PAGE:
U.S. Visa Policy: What Next?

Reactions to U.S. Secretary of State Antony Blinken’s May 24 announcement of a new visa policy to promote democratic elections in Bangladesh have fallen along predictable lines. The ruling Awami League and its supporters have dismissed the significance of the action, claiming this will simply support Prime Minister Sheikh Hasina’s commitment to holding free elections and warning that the visa restrictions would also apply to opposition activists engaging in violence at poll time. Critics of the regime have interpreted the new policy as a sign that the U.S. has shifted its support to the opposition and see it as a step towards the restoration of the previously abandoned Caretaker Government system. For its part, the U.S. State Department and Embassy Dhaka have attempted to strike a balance between these two extremes, focusing on the importance of ensuring free and fair elections. Reactions from other international partners has thus far been muted, with many taking a wait and see approach.

As with any policy, the ultimate success of the new U.S. visa regime will depend on implementation. The first challenge for those seeking to implement the new policy relates to the ability of the U.S. Government to gather sufficient evidence to inform decisions about visa restrictions. It will be a daunting task for the handful of staff at the U.S. Embassy to investigate and evaluate incidences of political violence and intimidation in the run up to the polls. The challenges of traveling throughout the country, security considerations, language barriers and the sheer number of people involved will complicate this task. As with the compilation of the U.S.’ annual human rights report, ultimately American officials will need to depend upon a network of civil society activists, journalists, and human rights defenders to help gather evidence to support visa decisions. At the same time, Embassy Dhaka will likely be inundated with claims and counter claims from the political parties, each of which will seek to shape U.S. actions to further their agendas. The competing claims about recent political violence in Keraniganj illustrate how difficult it will be to determine culpability.

Additionally, it also remains to be seen what standards of evidence will be required by State Department lawyers and policy makers and how labor intensive the decision-making process will be. Given bureaucratic realities, it is most likely that policy makers will be selective in applying restrictions, as has been the case with other sanctions regimes. A good deal of thought will need to go into decision making to ensure that visa restrictions are supported by evidence and meet the criteria established in the policy and underlying law. It also remains to be seen how long the bureaucratic process will take, given competing demands on those involved in its implementation.

Finally, the true test of the success of this policy is whether it contributes to efforts to promote greater political freedom and a better electoral environment. For this to be the case, it will need to influence decision making both by those who are calling the shots in the government and opposition parties and those tasked with implementing their directives. For those most invested in maintaining the status quo, it is unlikely that the prospect of a U.S. visa revocation alone will suffice for them to change their ways. Still, the threat of sanctions is real and will be compounded by potential impacts on immediate family members who will see their travel options limited. This would become even more significant if other like-minded countries (the UK, Canada, Australia, etc.) were to follow suit. Those with the most to lose would include senior levels of the security forces, law enforcement agencies, civil service, and business community who would be loath to see their (and their family members) unable to travel abroad. If the pillars that support those at the top of the government and opposition start to weaken, then the prospects for real change will be likewise enhanced.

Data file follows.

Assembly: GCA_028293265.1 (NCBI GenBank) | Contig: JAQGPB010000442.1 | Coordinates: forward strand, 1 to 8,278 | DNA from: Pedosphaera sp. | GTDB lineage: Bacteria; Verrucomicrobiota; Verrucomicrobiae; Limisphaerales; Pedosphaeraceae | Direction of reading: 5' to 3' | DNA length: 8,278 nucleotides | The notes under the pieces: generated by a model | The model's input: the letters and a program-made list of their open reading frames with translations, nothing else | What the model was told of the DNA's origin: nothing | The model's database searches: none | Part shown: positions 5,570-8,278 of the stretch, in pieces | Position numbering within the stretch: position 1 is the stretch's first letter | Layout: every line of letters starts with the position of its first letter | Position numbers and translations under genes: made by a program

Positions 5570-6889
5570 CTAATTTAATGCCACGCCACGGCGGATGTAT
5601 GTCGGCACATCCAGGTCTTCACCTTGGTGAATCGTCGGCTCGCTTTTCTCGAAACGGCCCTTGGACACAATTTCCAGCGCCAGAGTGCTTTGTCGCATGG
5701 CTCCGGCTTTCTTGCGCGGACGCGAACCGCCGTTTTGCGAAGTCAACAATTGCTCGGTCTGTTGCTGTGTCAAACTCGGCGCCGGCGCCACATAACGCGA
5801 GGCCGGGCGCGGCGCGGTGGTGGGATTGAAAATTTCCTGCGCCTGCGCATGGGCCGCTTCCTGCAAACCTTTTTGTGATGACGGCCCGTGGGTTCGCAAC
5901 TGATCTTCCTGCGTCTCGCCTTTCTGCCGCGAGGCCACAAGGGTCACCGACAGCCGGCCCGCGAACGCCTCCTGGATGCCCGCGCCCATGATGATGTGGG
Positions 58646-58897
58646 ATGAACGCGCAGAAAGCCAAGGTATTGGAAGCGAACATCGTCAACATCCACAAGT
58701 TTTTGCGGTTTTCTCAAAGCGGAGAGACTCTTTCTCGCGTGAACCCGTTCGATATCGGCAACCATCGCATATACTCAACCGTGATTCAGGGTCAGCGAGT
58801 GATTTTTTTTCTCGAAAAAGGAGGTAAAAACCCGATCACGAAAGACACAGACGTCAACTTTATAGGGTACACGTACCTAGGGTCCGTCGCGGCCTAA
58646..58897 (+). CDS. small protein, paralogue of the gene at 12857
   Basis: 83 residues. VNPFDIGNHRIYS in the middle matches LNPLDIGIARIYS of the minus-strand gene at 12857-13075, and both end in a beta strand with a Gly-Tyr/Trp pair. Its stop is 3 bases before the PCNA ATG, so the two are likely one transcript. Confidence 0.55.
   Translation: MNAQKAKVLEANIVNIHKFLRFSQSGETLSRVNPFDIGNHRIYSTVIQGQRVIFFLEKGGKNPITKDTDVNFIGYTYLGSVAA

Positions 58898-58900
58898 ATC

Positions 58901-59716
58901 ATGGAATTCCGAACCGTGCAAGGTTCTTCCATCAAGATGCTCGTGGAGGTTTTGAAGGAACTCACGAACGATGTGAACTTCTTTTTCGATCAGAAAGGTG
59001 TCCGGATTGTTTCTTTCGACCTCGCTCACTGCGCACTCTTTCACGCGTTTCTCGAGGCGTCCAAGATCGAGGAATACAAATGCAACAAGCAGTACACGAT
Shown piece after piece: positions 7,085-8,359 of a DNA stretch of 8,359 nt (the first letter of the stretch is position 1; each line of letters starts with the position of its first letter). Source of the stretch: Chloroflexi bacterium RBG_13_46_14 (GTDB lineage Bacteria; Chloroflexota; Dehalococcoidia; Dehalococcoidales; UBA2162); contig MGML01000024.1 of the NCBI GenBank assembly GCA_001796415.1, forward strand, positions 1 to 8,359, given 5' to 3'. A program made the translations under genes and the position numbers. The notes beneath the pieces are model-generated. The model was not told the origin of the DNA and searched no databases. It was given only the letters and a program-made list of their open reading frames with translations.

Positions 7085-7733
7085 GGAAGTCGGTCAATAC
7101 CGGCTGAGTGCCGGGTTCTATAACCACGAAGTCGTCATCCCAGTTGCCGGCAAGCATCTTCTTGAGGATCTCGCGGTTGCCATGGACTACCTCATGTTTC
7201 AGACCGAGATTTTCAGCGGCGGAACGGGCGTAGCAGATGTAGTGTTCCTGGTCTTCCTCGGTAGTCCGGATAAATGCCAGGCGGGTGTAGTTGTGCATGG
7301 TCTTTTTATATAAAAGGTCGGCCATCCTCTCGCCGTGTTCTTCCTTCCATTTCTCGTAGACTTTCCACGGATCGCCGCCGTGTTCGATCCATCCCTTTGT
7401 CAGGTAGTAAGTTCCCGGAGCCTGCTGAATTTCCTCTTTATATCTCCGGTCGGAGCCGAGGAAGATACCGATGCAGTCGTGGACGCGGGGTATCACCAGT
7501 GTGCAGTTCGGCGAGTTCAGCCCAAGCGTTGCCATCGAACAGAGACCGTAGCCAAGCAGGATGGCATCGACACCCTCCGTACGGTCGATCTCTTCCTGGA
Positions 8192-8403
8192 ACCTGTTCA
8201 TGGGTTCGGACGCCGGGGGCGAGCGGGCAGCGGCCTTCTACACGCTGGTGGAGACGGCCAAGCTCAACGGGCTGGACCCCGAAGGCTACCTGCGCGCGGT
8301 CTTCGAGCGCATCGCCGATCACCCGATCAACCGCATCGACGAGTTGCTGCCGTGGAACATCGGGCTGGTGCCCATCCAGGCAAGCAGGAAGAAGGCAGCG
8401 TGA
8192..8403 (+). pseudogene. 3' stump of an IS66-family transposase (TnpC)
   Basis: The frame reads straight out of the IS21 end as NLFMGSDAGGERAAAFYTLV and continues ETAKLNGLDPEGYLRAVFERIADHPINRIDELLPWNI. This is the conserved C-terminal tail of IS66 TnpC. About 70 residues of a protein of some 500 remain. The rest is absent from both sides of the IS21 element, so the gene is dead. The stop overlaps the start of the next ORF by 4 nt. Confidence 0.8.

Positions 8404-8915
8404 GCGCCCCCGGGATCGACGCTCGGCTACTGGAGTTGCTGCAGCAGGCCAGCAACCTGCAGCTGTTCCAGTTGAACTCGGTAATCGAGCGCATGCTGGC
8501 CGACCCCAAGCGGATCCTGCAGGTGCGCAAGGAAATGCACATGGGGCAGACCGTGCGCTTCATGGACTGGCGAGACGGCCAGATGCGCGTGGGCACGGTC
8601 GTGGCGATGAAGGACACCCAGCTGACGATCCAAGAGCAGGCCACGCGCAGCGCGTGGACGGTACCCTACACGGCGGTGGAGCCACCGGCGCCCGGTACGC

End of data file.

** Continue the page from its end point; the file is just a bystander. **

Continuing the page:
Despite the challenges outlined above, on balance the new U.S. visa policy is a welcome move and a sign that it won’t be business as usual this election cycle. It is also significant that the Biden Administration moved forward with its new policy despite likely protests from New Delhi. In the past, India exercised a virtual veto over U.S. policy in Bangladesh by virtue of Washington’s deference to New Delhi on issues in its neighborhood. While the Biden Administration has continued efforts to strengthen ties with India, it has also signaled a willingness to “agree to disagree” when it comes to Bangladesh. It is now time for other bilateral and multilateral partners to demonstrate their commitment to supporting democracy and human rights in Bangladesh.

ABOUT AUTHOR: Jon Danilowicz is a retired Department of State Senior Foreign Service Officer with extensive experience in South Asia. During his career, Jon provided leadership at some of America’s most dangerous and challenging diplomatic posts. His career highlights include service as Deputy Chief of Mission at the U.S. Embassies in Dhaka, Bangladesh and Juba, South Sudan and as Principal Officer at the U.S. Consulate General in Peshawar, Pakistan.
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